A review of the land mollusks of the Belgian Congo
In the period from 1909-1915 The American Museum of Natural History in Philadelphia had some expeditions to what was then the Belgian Congo (now Democratic Republic of Congo). These expeditions were largely conducted in two districts:
Lower Congo, from Leopoldsville (Kinshasa) and Thysville (Mbanza-Ngungu) to Banana at the estuary and in the Aruwimi-Ituri valley. Occasional investigations were also conducted in
Stanleyville (Kisangani) and northeast of the rainforest in Faradje.
Henry A. Pilsbry (Iowa City, December 7, 1862 - Lantana, Florida, October 26, 1957) investigated more than 6,000 land snails from the Belgian Congo, 4,200 of which were collected during the aforementioned expeditions.
The others came from other expeditions such as that of J. Bequart near the Semliki River, on Mt. Ruwenzori (now the Rwenzori Mountains), south of Rutshuru and in Lower Congo.
The result of the research was cast in a book: 'A review of the land mollusks of the Belgian Congo'.
From the approximately 400 species described, we only consider the Achatina species here.
Observations show that the Achatina species are mainly found in plantations and near villages. They can be found everywhere, especially after heavy rains. Outside the rainforest, in the savanna areas, large snails are much rarer. During the dry season, which can take up to four months, they burrow. The apertura (mouth) is closed with an epifragm. In this way, they can survive a period of low moisture and food. In addition, they are thus protected against grass fires. When the first rains fall, the snails become active again.
Agate snails are largely found in low-lying areas. In the mountains and plateaus in Central Africa, the number of species and the population density decrease from 1200 meters. They cannot be found above 1500 meters.
Despite the size of the former Belgian Congo, the number of species of agate snails is limited, although no expedition to the Katanga region had been carried out at the time of publication.
It is also noted that no species is found in both rainforest and savanna.
The following species are described (with the names used in the book):
Achatina bandeirana (Morelet, 1866)
Location: Savanna from Banza Manteka (between Matadi and Lukungu) and Kunga
Maximum length: 143mm, diameter: 72mm
This species is very similar to Achatina balteata. Achatina balteata var. infrafusca described by Martens based on shells from Banana actually turns out to be Achatina bandeirana.
Achatina tincta (Reeve, 1842)
Location: Banana, Leopoldville (Kinshasa), Ile de l'elephant, between Stanley Pool (Pool Malebo) and Kwamouth, Malela, Moanda. San Antonio (Angola) and Brazzaville, Pays M'bagba and Fort Rousset (Congo-Brazzaville).
Maximum length: 101mm, diameter: 45mm
The drawing is very variable. The species Achatina oblitterata appears to be only a mutation of Achatina tincta. Both color forms occur together. This is a fairly common species that can be found
under dry leaves where they hide and feed on plant debris.
Achatina pfeiferri (Dunker, 1845)
Maximum length: 35mm, diameter: 15mm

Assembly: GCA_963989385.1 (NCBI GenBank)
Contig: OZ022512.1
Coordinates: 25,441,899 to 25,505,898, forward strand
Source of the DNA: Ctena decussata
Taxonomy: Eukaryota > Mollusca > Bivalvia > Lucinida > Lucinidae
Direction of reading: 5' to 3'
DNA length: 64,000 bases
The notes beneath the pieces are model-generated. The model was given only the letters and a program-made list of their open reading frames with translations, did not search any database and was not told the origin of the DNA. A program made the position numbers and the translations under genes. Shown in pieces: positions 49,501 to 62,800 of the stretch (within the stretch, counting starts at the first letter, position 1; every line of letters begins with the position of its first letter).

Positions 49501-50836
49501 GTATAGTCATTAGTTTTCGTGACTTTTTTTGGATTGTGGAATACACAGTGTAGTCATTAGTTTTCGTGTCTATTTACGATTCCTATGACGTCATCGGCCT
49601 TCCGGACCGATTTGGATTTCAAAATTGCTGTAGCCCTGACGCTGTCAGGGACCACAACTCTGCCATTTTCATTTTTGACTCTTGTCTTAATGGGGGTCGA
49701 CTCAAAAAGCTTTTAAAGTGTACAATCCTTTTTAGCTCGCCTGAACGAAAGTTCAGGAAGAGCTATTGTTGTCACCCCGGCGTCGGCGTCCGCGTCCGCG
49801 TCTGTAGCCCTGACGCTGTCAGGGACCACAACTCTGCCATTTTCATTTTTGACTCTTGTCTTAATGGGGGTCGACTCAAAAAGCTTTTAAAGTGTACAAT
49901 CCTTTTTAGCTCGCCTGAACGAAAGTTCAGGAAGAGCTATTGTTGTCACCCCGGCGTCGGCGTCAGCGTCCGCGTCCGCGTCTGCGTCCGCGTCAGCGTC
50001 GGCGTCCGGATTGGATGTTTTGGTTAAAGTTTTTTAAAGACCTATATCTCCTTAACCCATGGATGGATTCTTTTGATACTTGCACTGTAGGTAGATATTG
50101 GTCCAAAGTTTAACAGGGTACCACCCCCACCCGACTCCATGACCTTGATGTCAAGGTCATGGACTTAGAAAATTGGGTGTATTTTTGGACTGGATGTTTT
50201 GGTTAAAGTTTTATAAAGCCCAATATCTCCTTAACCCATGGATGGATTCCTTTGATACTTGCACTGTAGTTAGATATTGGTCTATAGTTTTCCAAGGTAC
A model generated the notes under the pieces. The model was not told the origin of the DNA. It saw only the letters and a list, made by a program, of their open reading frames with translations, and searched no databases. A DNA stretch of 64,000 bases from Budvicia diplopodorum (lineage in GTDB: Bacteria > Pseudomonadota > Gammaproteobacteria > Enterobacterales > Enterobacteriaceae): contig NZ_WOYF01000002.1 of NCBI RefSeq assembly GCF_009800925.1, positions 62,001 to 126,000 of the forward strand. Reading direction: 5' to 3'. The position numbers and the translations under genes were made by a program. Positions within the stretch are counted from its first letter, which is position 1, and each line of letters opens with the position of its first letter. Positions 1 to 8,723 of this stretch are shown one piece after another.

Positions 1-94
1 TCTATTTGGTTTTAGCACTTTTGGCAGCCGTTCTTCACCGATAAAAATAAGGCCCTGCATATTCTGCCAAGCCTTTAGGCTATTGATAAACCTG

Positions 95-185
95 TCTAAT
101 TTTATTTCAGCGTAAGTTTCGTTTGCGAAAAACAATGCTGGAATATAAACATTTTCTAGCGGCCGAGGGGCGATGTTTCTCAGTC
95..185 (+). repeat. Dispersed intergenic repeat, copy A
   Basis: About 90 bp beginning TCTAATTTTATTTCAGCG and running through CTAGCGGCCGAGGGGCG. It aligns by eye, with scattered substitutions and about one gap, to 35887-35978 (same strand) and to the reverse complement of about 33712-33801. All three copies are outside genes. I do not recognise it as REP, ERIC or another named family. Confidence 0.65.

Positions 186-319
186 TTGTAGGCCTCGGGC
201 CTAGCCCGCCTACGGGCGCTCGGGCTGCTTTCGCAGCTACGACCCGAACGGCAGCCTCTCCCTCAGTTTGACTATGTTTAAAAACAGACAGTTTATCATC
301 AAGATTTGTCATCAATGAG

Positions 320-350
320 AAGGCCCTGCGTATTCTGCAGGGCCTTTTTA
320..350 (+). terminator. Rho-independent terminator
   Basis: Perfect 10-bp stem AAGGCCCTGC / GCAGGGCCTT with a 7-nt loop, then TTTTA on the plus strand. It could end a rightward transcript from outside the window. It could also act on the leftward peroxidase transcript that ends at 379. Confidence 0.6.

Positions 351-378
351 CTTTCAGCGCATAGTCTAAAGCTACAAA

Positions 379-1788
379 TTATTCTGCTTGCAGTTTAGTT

The specimens examined differ from the type specimen and are likely a local subspecies called Achatina pfeiferri eugrapta.
Achatina sylvatica (Putzeys, 1898)
Location: Stanleyville (Kisangani), Mobeka, Nouvelle Anvers (Makanza) along the Congo River.
Maximum length: 41mm, diameter: 20mm
This species has an evenly colored mutation called 'unicolor', but the striped specimens also have a wide variety of markings: from many stripes to just a few dots.
In Stanleyville (Kisangani), the snails were found among the grass.
Achatina weynsi (Dautzenberg, 1899)
Location: Bumba, Nouvelle Anvers (Makanza) along the Congo River.
Maximum length: 114mm, diameter: 60mm
This species resembles Achatina tincta but is found in a distribution area far from the described habitat of this species. The habitat is adjacent to that of Achatina schweinfurthi.
The pattern on the house is often striped in different thickness. Some specimens even have an almost solid color.
A mutation 'rosaxis' has been found in which the stripes are not chestnut colored but cinnamon colored.
Achatina schweinfurthi (Martens, 1873)
Location: Eastern Congo: in forests on the flanks of Mt. Baginze and Mt. Ruzenzori, Andetei region, west of the Semliki river, Nsendwe, Lokandu, Piani Kapuri, Ponthierville (Ubundu), Stanley Falls (Boyoma Falls), between Mawambi and Avakubi, Niangara, Medje
Maximum length: 171mm, diameter: 83mm
Achatina schweinfurthi rhodacme (Pilsbry, 1919)
Location: Stanleyville (Kisangani), Lubutu
Maximum length: 150mm, diameter: 72mm
This subspecies (left) was described by Pilsbry in which he also determines 2 mutations, namely rhodostemma (middle) and levior (right).
Achatina rugosa (Putzeys, 1898)
Location: In the rainforest on the right side of the Congo River in Micici, Musungu Kifuluka, Nsendwe, Lokandu, Ponthierville (Ubundu) and Stanley Falls (Boyoma Falls)
Maximum length: 106mm, diameter: 52mm
Achatina iostoma is possibly a synonym for this species.
Achatina osborni (Pilsbury, 1919)
Location: In the rainforest near Masisi
Maximum length: 141mm, diameter: 66mm
Described by Pilsbury and named after Professor Henry Fairfield Osborn, President of The American Museum.